Everything you need to know about woodland burials

Heard a bit about woodland burials and want to know more? Our guide talks you through what they are, how to organise one and why you might choose one.

A woodland burial is the choice to bury someone at a site of natural beauty, such as a woodland, meadow or orchard, instead of a traditional cemetery plot.

Your loved one buried in an area of natural beauty

People choose them for lots of different reasons but there is usually a focus on reducing the impact of a burial on the environment. Funeral directors do not embalm the bodies to reduce the release of chemicals. All sites favour biodegradable coffins to preserve the environment. 

It's worth mentioning that every woodland burial site has unique rules and services. For example, most sites allow small plaques of remembrance but others don’t allow any changes to the nearby environment. 

Find different sites in your area by looking through a list or a company’s website. Most sites recommend that you visit them to find out whether a site suits your needs, wants and beliefs. Reading through their web pages is also a great way to do this.

Before visiting a woodland burial site write down questions to clarify their guidelines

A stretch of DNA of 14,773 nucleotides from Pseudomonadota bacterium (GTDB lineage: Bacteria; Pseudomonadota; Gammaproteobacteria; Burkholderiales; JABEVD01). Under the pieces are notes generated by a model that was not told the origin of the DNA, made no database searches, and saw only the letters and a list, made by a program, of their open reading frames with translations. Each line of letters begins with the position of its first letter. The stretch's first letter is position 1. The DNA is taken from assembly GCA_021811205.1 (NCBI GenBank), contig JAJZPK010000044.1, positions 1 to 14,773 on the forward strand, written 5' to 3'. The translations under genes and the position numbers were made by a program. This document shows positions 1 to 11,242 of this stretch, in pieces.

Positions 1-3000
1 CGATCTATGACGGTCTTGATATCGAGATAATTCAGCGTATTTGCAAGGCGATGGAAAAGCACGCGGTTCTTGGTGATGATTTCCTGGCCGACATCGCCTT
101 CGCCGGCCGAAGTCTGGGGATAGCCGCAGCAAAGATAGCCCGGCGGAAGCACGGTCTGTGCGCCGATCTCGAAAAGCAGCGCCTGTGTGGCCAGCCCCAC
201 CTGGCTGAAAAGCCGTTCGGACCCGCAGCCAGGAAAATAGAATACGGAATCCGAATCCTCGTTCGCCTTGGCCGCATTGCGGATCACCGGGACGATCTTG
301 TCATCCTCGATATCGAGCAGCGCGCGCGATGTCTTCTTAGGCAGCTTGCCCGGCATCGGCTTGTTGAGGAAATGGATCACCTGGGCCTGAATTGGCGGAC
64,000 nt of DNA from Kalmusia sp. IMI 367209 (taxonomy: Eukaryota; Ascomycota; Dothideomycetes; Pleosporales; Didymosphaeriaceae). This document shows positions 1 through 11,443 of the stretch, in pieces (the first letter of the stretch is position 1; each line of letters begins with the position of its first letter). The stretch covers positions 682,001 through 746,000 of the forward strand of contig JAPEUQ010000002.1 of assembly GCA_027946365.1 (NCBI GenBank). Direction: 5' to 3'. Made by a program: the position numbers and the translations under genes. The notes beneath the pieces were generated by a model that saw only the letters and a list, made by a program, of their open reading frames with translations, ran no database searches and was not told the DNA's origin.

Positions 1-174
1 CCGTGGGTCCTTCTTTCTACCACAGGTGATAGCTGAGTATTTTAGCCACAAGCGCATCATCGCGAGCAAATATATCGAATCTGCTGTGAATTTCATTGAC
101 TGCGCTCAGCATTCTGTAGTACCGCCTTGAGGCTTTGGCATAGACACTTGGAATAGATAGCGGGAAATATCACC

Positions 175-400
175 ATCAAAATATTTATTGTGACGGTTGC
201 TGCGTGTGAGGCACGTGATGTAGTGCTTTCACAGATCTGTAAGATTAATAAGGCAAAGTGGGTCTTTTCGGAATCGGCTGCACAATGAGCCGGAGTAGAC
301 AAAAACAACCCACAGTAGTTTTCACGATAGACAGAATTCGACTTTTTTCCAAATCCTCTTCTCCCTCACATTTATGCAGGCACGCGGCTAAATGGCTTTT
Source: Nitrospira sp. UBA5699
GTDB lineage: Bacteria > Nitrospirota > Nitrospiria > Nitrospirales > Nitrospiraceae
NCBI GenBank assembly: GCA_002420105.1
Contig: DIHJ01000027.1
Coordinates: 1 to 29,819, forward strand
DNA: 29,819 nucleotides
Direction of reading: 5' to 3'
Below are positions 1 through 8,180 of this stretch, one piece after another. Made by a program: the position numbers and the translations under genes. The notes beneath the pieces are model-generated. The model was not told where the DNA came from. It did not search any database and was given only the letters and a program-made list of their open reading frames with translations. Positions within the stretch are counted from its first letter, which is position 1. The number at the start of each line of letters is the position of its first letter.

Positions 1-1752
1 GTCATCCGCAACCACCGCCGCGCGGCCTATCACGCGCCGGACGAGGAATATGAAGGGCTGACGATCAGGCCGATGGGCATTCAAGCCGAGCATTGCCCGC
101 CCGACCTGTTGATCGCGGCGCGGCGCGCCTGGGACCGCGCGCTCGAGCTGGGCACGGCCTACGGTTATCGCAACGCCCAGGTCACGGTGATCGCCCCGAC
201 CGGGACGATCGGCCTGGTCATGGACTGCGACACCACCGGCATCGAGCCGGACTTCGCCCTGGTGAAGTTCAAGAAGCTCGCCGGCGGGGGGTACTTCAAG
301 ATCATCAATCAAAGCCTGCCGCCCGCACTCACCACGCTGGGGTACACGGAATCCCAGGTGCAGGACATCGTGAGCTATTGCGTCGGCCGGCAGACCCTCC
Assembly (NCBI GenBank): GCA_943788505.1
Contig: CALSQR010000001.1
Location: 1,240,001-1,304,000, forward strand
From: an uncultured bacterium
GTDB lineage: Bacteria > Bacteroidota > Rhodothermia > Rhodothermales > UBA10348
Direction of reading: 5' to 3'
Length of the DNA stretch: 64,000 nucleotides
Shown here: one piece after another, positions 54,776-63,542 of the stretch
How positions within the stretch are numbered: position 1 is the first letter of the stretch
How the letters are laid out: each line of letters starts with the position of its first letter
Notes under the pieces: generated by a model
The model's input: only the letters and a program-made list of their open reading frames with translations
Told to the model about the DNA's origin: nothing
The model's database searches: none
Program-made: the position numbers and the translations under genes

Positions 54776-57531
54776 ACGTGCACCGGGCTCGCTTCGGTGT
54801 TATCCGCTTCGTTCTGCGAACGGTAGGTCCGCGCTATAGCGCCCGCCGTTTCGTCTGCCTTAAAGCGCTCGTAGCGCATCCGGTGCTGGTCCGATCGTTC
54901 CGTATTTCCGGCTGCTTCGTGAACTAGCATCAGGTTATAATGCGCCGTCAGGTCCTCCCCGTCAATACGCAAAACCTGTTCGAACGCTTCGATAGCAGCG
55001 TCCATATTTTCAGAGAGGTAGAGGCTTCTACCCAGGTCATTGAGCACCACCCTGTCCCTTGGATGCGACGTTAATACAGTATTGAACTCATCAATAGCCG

Examples of questions you might consider are: 

  1. Do you have any rules about what can be buried with someone?

  2. What kind of memorials do you offer? 

  3. Do you offer any living memorials?

  4. Do you have different types of plot within the site? If so, what are they?

  5. Do you allow wooden coffins?

You shape what happens at a woodland burial

You could:

  • Have a full service, including an indoor funeral and graveside burial

  • A straight to grave burial without a service

  • Hold a short service at the graveside itself

  • Create a unique service such as a memory walk through the woodland.

If you choose to have a service it can be religious and include hymns and bible readings or non-religious and focus on music, poetry and eulogies. The service can be run by a celebrant, priest or pastor, or you can choose to run it yourself. Some woodland burial sites offer live webcasts meaning you can stream the service for people who cannot come.

A woodland burial doesn't need to follow any specific conventions or traditions so long as you stick to the unique guidelines of your chosen site. These guidelines are focused on protecting the local area, rather than having any direct input on your service.

Read a guide on how to arrange a funeral for your loved one.

The cost of woodland burials range from a few hundred to several thousand pounds

It can be more affordable than a standard funeral service based on the price of coffin materials and not paying for a traditional headstone. But the other choices you make will affect the price too, including:

  • The site's location in the country. Where the site is in the country affects the price by thousands of pounds. Every burial site will have its own price list available on request.